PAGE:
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The Dilemma of The Grand Inquisitor

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posted on Mar, 15 2011 @ 11:42 AM
I create this thread to put on display a moral/spiritual/pragmatic dilemma that was conceived by Dostoevsky, a man some say was a prophet, some a madman, others simply a spirited social critic. In a book of his that many claim to be an unparalleled work a genius there is a chapter some say is the greatest thing ever written. And in this place there is a magical dilemma, an unexplainable mystery with irreconcilable contradictions that I will display for you here.

Let's see if anyone can make sense of this in an intelligent way because I think many of you may have suffered with this question as it logically effects those most who ask questions and seek answers.

(Quotes are the version translated by H. P. Blavatsky)
(Commentary by me, NearPerfect, purely for ATS viewing)

"Why should a soul incapable of containing such terrible gifts be punished for its weakness?"

Gifts like freedom, peering through lies, having a taste for higher truths, you would all agree that such things come at a price, one that not everyone is willing or able to pay. Many times, perhaps at all times, we learn to rise from being held down by misfortune; it is a great suffering that forges our most precious abilities and gives us the impetus to better ourselves. Therefore, if all spiritual gifts are strictly reserved for the bold, those who are able to persevere, is it right to judge those too weak to meet the task?

"Didst Thou really come to, and for, the "elect" alone? If so, then the mystery will remain for ever mysterious to our finite minds. And if a mystery, then were we right to proclaim it as one, and preach it, teaching them that neither their freely given love to Thee nor freedom of conscience were essential, but only that incomprehensible mystery which they must blindly obey even against the dictates of their conscience."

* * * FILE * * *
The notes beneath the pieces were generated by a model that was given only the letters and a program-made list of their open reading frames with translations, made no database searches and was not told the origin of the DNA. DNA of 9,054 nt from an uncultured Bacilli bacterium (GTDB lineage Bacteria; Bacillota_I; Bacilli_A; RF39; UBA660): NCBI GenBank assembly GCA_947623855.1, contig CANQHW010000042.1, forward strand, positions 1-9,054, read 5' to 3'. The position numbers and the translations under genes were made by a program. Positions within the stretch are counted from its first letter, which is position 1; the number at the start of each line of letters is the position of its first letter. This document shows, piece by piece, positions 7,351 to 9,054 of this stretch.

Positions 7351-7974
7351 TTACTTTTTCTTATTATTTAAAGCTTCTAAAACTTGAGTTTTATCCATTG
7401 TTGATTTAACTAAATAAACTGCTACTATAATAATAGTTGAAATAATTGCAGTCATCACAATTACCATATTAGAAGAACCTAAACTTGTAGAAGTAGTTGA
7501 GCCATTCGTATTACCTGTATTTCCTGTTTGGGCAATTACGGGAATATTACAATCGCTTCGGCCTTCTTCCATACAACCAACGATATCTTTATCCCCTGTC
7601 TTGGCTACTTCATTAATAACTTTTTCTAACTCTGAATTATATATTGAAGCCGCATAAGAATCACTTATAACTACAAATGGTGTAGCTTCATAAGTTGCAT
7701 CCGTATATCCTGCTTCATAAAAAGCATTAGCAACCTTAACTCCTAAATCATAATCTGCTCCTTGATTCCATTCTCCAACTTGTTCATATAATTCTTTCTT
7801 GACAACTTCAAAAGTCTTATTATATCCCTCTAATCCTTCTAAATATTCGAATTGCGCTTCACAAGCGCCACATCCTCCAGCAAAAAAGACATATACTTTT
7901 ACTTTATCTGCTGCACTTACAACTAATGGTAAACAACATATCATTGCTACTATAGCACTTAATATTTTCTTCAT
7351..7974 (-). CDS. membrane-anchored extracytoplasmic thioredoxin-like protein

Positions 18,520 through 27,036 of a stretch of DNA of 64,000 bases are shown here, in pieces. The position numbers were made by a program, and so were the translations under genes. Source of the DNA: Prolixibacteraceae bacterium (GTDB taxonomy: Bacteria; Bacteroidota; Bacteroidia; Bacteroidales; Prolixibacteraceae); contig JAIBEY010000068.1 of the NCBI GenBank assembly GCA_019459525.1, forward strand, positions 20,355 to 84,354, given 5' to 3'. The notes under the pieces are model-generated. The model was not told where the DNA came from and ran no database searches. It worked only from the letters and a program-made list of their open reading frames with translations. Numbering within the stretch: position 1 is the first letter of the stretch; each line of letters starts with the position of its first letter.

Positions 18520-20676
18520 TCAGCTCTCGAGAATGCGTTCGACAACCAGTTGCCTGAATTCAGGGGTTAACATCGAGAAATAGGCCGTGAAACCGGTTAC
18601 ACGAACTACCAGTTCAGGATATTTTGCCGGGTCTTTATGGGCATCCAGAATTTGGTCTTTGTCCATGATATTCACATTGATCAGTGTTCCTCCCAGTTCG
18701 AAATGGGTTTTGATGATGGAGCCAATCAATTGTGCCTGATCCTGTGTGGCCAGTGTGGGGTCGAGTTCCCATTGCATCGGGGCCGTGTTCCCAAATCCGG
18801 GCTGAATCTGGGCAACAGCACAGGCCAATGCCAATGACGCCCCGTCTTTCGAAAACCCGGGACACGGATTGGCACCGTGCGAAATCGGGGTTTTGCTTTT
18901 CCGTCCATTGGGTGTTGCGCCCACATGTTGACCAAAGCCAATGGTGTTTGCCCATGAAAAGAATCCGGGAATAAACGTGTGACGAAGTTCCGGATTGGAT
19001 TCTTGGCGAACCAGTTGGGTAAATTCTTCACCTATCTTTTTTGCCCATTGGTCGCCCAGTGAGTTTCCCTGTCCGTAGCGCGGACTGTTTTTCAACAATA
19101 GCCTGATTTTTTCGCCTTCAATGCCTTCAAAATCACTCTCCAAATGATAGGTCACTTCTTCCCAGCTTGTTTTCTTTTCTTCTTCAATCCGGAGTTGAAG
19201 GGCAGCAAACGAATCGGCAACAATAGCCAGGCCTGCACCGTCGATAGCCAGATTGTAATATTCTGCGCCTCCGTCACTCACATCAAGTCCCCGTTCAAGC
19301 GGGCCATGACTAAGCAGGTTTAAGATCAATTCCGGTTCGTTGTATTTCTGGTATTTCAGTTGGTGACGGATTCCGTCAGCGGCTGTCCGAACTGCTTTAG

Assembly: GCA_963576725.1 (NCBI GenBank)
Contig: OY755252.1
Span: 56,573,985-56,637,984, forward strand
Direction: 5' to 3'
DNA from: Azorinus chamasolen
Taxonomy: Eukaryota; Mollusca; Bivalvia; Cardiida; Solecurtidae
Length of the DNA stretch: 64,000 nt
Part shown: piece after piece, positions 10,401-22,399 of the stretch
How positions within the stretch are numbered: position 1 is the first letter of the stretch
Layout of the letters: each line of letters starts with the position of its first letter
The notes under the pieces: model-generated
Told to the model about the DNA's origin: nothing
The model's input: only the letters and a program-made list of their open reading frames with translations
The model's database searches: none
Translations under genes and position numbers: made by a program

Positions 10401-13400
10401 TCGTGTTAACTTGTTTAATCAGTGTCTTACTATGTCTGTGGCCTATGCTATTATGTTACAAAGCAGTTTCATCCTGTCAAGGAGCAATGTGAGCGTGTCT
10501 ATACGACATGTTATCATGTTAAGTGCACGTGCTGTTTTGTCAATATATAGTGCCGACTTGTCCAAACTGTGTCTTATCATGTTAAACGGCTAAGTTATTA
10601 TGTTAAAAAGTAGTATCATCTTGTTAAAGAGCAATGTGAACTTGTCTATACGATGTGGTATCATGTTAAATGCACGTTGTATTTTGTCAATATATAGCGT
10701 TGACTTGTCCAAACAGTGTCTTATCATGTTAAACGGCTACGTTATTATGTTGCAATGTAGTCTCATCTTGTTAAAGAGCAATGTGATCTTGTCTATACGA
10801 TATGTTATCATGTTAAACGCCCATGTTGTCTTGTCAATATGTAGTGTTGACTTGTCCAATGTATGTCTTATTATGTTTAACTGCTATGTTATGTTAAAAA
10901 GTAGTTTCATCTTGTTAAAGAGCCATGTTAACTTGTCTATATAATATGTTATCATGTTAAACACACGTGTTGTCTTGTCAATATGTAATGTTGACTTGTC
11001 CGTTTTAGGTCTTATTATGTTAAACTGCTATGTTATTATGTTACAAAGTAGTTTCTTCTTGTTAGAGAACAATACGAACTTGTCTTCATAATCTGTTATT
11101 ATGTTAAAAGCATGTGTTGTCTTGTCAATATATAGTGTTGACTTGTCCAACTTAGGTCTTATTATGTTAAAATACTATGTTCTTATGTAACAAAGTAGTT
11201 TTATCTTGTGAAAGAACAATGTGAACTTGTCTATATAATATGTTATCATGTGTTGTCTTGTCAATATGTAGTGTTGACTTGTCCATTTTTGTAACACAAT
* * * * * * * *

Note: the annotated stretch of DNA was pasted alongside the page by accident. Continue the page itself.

This is an idea of a spiritual elitism, or hierarchy, that resulted from the existence of a great prophet. A common fallacy among religious and spiritual people is that natural hierarchies formed around divinity cannot exist, that it would defeat the whole point of mass teachings as they would be rendered diluted scraps of what is truly essential and therefore 'protected'. The protection is the very idea of a pyramid structure of importance, the force that keeps it all together being mystery, the ultimately unattainable goal, call it perfection/godliness/nirvana/whatever.

Pragmatic truths of materialism are the exact same thing in practice, you commoditize assets or potential assets through innate worth, survival (not a common problem in high civilization) or a process of valuation where the elite/ruling class/cultural majority decide what is and is not worthy of protection (allocating of non-infinite resources).

I pause when speaking of the bible as that opens to door to all sorts of idiocies, but it said only 144,000, separating the wheat from the chaff.. The point is, there are obvious parallels between spirituality and pragmatism, or in other words, the infiniteness of the cosmos and the scarcity of resources on earth.